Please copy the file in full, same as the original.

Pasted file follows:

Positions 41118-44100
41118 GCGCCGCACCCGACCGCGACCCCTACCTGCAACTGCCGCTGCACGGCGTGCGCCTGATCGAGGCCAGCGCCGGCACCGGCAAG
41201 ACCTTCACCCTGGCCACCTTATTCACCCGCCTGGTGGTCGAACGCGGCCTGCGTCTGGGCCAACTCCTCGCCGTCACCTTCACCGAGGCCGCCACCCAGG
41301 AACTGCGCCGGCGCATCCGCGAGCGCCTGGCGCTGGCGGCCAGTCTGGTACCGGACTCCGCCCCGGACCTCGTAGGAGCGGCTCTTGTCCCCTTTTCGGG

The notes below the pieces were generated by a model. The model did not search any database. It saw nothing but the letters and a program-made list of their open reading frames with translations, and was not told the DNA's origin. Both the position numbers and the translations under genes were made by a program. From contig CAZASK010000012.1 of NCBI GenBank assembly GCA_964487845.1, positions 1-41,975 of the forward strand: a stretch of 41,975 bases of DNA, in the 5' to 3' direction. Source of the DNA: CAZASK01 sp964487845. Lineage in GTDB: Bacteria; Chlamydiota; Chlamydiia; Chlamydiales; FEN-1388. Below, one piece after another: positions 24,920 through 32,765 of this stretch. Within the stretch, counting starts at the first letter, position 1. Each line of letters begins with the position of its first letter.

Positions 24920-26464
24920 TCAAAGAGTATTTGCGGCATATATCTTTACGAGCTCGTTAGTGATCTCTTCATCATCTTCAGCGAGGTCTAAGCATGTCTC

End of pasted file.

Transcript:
Positions 41118-44100
41118 GCGCCGCACCCGACCGCGACCCCTACCTGCAACTGCCGCTGCACGGCGTGCGCCTGATCGAGGCCAGCGCCGGCACCGGCAAG
41201 ACCTTCACCCTGGCCACCTTATTCACCCGCCTGGTGGTCGAACGCGGCCTGCGTCTGGGCCAACTCCTCGCCGTCACCTTCACCGAGGCCGCCACCCAGG
41301 AACTGCGCCGGCGCATCCGCGAGCGCCTGGCGCTGGCGGCCAGTCTGGTACCGGACTCCGCCCCGGACCTCGTAGGAGCGGCTCTTGTCCCCTTTTCGGG

The notes below the pieces were generated by a model. The model did not search any database. It saw nothing but the letters and a program-made list of their open reading frames with translations, and was not told the DNA's origin. Both the position numbers and the translations under genes were made by a program. From contig CAZASK010000012.1 of NCBI GenBank assembly GCA_964487845.1, positions 1-41,975 of the forward strand: a stretch of 41,975 bases of DNA, in the 5' to 3' direction. Source of the DNA: CAZASK01 sp964487845. Lineage in GTDB: Bacteria; Chlamydiota; Chlamydiia; Chlamydiales; FEN-1388. Below, one piece after another: positions 24,920 through 32,765 of this stretch. Within the stretch, counting starts at the first letter, position 1. Each line of letters begins with the position of its first letter.

Positions 24920-26464
24920 TCAAAGAGTATTTGCGGCATATATCTTTACGAGCTCGTTAGTGATCTCTTCATCATCTTCAGCGAGGTCTAAGCATGTCTC